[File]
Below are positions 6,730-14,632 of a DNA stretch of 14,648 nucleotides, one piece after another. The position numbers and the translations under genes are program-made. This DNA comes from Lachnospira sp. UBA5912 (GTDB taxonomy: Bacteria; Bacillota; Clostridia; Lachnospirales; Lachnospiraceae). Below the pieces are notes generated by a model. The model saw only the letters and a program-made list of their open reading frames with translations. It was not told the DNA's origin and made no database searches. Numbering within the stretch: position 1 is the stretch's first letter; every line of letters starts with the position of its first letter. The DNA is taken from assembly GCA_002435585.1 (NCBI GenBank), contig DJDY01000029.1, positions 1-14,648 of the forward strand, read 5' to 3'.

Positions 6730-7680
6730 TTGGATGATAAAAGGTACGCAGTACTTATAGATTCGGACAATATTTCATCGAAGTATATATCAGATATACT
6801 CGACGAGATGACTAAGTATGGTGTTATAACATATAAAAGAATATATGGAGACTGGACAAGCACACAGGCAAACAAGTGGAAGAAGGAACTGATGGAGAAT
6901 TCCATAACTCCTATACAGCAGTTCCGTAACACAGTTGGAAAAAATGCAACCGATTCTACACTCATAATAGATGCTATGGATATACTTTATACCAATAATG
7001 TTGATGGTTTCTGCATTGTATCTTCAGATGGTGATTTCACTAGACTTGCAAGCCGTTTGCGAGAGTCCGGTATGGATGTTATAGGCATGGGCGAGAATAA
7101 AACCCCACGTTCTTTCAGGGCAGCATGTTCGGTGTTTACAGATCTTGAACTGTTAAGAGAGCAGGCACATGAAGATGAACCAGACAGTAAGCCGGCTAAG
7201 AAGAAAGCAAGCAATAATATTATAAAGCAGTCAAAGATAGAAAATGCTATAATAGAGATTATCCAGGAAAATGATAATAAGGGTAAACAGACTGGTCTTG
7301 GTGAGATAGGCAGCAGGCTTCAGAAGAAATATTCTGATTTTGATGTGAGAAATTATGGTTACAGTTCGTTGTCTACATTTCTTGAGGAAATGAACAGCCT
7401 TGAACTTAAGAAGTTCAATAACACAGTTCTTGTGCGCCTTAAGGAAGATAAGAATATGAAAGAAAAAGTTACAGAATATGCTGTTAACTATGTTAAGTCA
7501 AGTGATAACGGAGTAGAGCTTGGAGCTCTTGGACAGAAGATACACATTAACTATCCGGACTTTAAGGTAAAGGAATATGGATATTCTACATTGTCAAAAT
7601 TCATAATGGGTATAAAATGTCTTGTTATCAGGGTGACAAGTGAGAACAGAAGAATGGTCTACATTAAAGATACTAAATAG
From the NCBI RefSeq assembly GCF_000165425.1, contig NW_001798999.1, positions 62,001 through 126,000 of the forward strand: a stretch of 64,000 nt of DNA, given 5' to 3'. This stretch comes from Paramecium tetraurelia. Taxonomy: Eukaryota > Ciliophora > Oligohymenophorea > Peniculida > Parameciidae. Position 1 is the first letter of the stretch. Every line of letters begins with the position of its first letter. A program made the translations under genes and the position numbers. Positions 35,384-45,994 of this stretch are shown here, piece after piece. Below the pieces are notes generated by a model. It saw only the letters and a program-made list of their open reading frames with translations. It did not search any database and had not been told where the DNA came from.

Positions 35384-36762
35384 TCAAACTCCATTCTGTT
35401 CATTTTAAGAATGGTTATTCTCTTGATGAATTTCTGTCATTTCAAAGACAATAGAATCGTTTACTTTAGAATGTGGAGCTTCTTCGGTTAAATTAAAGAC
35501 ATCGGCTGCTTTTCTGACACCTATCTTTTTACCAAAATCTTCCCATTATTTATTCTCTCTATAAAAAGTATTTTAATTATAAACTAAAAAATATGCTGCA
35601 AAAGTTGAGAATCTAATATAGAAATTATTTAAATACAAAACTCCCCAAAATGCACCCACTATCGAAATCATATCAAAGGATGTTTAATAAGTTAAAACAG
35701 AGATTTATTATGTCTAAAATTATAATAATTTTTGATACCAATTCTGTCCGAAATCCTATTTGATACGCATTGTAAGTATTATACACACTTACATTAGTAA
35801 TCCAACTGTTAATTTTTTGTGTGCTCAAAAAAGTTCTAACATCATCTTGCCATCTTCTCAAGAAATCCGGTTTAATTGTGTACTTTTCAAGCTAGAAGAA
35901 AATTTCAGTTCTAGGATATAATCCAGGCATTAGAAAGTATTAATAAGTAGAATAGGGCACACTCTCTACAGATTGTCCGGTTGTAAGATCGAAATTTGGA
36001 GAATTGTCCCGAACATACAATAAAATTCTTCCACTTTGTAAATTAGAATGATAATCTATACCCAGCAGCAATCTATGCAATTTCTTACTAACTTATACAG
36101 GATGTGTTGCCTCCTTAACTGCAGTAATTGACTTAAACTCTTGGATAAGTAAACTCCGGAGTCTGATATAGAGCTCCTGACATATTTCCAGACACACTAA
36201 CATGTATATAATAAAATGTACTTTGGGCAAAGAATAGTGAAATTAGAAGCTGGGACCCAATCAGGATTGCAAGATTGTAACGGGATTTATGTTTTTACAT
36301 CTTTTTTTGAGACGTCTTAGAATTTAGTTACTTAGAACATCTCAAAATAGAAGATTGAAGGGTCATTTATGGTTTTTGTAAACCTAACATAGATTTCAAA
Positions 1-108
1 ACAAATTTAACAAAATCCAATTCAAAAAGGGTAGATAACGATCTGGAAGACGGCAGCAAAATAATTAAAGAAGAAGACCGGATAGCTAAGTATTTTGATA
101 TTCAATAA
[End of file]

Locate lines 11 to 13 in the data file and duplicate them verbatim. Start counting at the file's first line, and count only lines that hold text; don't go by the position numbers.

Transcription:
7501 AGTGATAACGGAGTAGAGCTTGGAGCTCTTGGACAGAAGATACACATTAACTATCCGGACTTTAAGGTAAAGGAATATGGATATTCTACATTGTCAAAAT
7601 TCATAATGGGTATAAAATGTCTTGTTATCAGGGTGACAAGTGAGAACAGAAGAATGGTCTACATTAAAGATACTAAATAG
From the NCBI RefSeq assembly GCF_000165425.1, contig NW_001798999.1, positions 62,001 through 126,000 of the forward strand: a stretch of 64,000 nt of DNA, given 5' to 3'. This stretch comes from Paramecium tetraurelia. Taxonomy: Eukaryota > Ciliophora > Oligohymenophorea > Peniculida > Parameciidae. Position 1 is the first letter of the stretch. Every line of letters begins with the position of its first letter. A program made the translations under genes and the position numbers. Positions 35,384-45,994 of this stretch are shown here, piece after piece. Below the pieces are notes generated by a model. It saw only the letters and a program-made list of their open reading frames with translations. It did not search any database and had not been told where the DNA came from.